The cases turned out quite differently. Former Rangers owner Tom Hicks had filed for bankruptcy in order to sell the team, Lauria said. McCourt hoped to avoid a sale. The Dodgers’ case took a turn when Gross sided with MLB’s financing proposal, rather than McCourt’s.


“It’s unusual for the debtor not to get the financing approved,” Lauria said. “The court required that the team take financing from MLB, which was a very important fork in the road in terms of how this case was going to go early on.”

New York-based Proskauer Rose and Philadelphia’s Fox Rothschild also represent MLB. Before the bankruptcy, Proskauer Rose served as general counsel, handling labor and employment matters including collective bargaining. At the start of this year, the firm took up the league’s investigation of the Dodgers’ finances. More than half a dozen attorneys have continued to advise the league throughout the bankruptcy case. Fox Rothschild serves as Delaware counsel.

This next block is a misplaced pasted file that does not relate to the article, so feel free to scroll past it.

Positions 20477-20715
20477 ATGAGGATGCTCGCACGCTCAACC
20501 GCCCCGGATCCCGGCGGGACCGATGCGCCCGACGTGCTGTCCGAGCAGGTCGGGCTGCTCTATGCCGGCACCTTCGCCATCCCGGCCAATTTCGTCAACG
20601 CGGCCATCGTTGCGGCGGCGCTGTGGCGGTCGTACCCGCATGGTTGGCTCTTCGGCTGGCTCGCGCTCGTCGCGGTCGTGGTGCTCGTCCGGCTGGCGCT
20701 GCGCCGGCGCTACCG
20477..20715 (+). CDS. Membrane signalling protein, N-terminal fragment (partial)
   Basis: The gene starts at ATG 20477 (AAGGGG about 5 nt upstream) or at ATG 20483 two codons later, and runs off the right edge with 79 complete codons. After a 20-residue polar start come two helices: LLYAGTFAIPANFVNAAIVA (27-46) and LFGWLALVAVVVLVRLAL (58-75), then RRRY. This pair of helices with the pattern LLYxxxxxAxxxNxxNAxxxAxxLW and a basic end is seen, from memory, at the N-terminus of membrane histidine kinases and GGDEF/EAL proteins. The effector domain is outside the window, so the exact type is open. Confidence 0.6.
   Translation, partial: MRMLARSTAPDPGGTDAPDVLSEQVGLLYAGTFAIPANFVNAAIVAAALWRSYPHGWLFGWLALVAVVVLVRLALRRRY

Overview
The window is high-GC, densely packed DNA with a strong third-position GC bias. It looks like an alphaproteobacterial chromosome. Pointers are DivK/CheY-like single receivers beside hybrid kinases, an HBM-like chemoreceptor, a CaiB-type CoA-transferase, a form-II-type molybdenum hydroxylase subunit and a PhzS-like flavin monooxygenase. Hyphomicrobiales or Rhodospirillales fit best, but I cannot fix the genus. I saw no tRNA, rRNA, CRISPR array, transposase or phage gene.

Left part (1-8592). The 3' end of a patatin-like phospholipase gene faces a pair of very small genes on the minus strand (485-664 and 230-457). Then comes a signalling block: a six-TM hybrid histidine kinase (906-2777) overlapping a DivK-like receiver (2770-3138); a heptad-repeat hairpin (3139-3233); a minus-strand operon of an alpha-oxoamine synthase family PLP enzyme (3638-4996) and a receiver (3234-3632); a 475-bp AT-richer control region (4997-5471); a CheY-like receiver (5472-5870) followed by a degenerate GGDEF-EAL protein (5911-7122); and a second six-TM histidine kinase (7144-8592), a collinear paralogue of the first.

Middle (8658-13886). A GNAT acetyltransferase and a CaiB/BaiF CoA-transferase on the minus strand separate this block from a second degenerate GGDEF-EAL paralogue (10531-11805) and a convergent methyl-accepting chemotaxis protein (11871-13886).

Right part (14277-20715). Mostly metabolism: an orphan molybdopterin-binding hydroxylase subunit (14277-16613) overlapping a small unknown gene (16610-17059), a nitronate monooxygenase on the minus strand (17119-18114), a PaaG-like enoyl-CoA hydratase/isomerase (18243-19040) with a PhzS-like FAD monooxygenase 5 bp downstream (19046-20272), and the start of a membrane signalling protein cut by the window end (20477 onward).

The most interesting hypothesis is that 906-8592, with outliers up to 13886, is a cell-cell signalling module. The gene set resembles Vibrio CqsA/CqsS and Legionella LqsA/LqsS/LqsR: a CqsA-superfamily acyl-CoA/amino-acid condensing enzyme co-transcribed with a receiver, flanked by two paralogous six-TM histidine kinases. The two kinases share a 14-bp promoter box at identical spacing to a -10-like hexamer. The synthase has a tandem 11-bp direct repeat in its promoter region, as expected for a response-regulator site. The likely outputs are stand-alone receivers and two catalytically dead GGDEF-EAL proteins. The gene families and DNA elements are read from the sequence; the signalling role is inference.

Complicating matters is the involvement of Fox Sports, which vigorously fought McCourt’s proposal to sell the team’s media rights as part of his reorganization plan. Representing Fox Sports, a unit of News Corp., is Los Angeles-based Rutter Hobbs & Davidoff, with lead partner Paul Laurin; and Morris, Nichols, Arsht & Tunnell of Wilmington.

Additional parties weighed in. Blank Rome and Steptoe & Johnson LLP represented five individuals who wanted to create a special committee to represent the team’s 17,000 season ticketholders. Robbin Itkin, one of three Steptoe partners involved, said her firm took the matter pro bono. “We did it with the understanding that if we prevailed and got a committee appointed, under the bankruptcy code, the bankruptcy estate would pay for fees going forward,” she said.